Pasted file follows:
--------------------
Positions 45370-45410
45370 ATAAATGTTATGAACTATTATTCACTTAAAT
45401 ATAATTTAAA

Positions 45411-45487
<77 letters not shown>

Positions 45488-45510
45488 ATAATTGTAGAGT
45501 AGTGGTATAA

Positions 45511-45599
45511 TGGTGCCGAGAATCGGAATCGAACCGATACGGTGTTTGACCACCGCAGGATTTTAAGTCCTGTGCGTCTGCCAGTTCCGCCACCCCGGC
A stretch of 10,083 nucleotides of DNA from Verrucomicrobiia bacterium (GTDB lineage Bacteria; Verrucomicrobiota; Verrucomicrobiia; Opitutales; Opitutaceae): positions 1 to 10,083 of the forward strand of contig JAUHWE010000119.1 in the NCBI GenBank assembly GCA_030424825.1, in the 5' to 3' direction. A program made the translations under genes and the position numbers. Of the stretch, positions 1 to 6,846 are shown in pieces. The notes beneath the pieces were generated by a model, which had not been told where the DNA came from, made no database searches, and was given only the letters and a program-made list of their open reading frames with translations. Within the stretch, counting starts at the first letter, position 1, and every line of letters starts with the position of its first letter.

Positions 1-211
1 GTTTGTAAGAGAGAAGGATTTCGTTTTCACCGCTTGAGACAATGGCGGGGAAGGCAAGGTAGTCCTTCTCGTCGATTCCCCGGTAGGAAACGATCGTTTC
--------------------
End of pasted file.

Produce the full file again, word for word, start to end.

Positions 45370-45410
45370 ATAAATGTTATGAACTATTATTCACTTAAAT
45401 ATAATTTAAA

Positions 45411-45487
<77 letters not shown>

Positions 45488-45510
45488 ATAATTGTAGAGT
45501 AGTGGTATAA

Positions 45511-45599
45511 TGGTGCCGAGAATCGGAATCGAACCGATACGGTGTTTGACCACCGCAGGATTTTAAGTCCTGTGCGTCTGCCAGTTCCGCCACCCCGGC
A stretch of 10,083 nucleotides of DNA from Verrucomicrobiia bacterium (GTDB lineage Bacteria; Verrucomicrobiota; Verrucomicrobiia; Opitutales; Opitutaceae): positions 1 to 10,083 of the forward strand of contig JAUHWE010000119.1 in the NCBI GenBank assembly GCA_030424825.1, in the 5' to 3' direction. A program made the translations under genes and the position numbers. Of the stretch, positions 1 to 6,846 are shown in pieces. The notes beneath the pieces were generated by a model, which had not been told where the DNA came from, made no database searches, and was given only the letters and a program-made list of their open reading frames with translations. Within the stretch, counting starts at the first letter, position 1, and every line of letters starts with the position of its first letter.

Positions 1-211
1 GTTTGTAAGAGAGAAGGATTTCGTTTTCACCGCTTGAGACAATGGCGGGGAAGGCAAGGTAGTCCTTCTCGTCGATTCCCCGGTAGGAAACGATCGTTTC